Participating in the Run/Walk can result in financial rewards too! Walgreens has generously sponsored the “Fitness Pays” Grand Door Prize Drawing of $500. To qualify to win the $500, or any of the other wonderful door prizes, simply register for the “Get Ready! Get Set! Get Fit! 5K Run-Walk / 1 Mile Walk” either at www.getreadygetsetgetfit5k.com or a Baltimore County senior center. Once registered, show up at the event (you must be present to win) and turn in your bib tab (the small square on the bottom of your bib number) at the “Fitness Pays” table.  The first 50 people to turn in their bib tab will receive a free SweatSTR towel.

So if you want a longer, healthier life remember to add exercise to your day!

For more information on the “Get Ready! Get Set! Get Fit! 5K Run-Walk/1 Mile Walk” or senior center fitness programming, call 410-887-2040 or visit www.baltimorecountymd.gov/seniorcenters.


County sealSue DeSantis
 Homeless Services Administrator
Baltimore County Department of Planning

To the average citizen the word “homeless” often conjures up the vision of person pan handling on the corner, living in a tent in the woods or in shelter.  One might think to themselves that folks who are experiencing homelessness should pick themselves up, improve their lives, and get a job.  We often don’t think about or see the larger scope, the complex problems these individuals face or the many services that already exist and how those services are delivered.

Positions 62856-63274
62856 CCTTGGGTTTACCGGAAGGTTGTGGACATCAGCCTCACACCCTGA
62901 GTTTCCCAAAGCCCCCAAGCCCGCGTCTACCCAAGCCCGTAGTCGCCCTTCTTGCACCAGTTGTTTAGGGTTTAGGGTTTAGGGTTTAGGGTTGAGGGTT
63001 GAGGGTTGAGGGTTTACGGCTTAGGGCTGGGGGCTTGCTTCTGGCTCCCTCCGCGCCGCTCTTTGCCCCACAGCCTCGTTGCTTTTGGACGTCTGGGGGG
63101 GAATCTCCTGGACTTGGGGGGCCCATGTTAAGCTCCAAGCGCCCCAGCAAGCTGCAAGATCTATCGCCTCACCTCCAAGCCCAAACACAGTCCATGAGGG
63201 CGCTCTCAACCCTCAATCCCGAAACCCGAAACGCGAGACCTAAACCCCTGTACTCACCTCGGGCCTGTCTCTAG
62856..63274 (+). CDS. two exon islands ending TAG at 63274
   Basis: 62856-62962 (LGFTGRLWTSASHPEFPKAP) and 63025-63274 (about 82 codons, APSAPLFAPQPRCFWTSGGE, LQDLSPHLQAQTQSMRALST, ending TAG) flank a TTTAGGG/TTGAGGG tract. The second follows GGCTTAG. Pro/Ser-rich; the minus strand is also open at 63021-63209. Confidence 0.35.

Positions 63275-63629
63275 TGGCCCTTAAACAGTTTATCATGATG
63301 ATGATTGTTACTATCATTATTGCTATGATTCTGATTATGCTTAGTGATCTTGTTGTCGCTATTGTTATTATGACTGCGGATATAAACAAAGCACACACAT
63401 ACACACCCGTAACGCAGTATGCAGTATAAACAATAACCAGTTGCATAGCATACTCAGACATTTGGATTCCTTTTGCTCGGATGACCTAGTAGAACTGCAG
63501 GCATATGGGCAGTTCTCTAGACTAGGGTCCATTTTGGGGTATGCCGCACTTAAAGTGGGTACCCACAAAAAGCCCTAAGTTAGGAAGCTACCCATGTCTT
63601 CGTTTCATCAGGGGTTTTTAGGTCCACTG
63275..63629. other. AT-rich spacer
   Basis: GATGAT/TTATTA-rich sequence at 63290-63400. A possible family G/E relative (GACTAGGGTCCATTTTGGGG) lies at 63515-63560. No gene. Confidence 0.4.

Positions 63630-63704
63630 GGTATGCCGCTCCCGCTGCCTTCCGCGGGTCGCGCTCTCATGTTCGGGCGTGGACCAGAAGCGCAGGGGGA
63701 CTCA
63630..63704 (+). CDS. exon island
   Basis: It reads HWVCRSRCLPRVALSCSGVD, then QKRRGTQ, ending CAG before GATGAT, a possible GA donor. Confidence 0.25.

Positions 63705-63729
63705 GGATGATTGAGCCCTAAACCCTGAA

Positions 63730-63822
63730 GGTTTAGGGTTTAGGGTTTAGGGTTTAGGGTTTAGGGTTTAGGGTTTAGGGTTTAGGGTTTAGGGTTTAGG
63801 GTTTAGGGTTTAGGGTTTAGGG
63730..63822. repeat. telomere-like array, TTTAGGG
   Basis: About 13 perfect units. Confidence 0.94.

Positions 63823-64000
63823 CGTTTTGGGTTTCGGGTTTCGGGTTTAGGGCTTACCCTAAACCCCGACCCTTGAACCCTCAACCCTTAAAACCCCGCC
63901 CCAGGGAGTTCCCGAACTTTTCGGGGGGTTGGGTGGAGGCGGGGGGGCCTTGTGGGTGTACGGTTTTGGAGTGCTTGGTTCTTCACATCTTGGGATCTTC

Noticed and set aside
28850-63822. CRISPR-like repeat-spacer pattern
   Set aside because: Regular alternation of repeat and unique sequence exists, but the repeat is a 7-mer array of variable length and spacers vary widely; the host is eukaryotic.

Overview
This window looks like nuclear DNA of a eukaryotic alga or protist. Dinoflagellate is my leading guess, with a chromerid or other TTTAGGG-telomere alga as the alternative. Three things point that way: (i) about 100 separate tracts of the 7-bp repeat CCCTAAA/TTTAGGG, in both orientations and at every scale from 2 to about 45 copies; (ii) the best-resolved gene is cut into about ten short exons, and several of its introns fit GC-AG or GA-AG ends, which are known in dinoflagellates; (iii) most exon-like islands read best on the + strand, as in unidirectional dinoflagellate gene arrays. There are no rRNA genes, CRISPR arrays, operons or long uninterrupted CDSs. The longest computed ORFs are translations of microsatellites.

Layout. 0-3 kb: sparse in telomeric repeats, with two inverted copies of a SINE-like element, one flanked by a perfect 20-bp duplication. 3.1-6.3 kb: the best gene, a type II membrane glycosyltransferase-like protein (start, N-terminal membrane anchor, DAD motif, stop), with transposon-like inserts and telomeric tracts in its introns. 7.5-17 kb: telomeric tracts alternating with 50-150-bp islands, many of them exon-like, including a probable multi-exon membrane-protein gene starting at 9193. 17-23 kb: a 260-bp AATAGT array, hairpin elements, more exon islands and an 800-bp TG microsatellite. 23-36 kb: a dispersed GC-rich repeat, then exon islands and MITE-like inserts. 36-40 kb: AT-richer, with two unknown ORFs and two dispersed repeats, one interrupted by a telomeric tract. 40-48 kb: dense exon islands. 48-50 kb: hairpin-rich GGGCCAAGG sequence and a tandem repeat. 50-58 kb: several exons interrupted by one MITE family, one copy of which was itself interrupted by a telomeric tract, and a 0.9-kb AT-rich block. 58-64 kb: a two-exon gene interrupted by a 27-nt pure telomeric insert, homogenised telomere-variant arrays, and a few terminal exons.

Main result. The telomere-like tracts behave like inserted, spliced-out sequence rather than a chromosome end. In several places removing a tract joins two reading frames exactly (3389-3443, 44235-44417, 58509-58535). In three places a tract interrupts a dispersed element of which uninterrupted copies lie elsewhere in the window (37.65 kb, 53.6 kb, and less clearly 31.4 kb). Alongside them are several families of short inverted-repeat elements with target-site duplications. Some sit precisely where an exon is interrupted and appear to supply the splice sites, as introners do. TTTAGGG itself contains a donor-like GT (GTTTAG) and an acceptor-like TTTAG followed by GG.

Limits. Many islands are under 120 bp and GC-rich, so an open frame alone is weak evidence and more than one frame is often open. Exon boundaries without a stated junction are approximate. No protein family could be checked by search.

Baltimore County is making a daily difference in the lives of homeless men, women and children and County Executive Kamenetz is committed to not only continuing to support these efforts but to improving and building a stronger system that shifts our focus from shelters to long-term solutions. 

There are more than 550 men, women and children living in homeless shelters across Baltimore County on any given night and hundreds living in places not meant for human habitation such as cars and encampments.  The County with significant community support has devised a 10-Year Plan to shift homeless service delivery and as a result, prevent and reduce homelessness.

The plan, called “A Home for All,” began with an unprecedented community input process in 2010 and grew from the work of the Baltimore County Homeless Roundtable with significant input from the National Alliance to End Homelessness.  Subcommittees focused on Housing, Accessing Mainstream Resources, Homeless Prevention and Outreach, Coordinated Assessment and Data Management worked to create seven key strategies:

Strategy One:       Reconfigure the Crisis Response System:
Expand on the current coordinated assessment system and retool the emergency shelter system.

Strategy Two:       Targeted Prevention Assistance
Focus prevention services on those most at risk of homelessness through careful selection and connection to mainstream resources.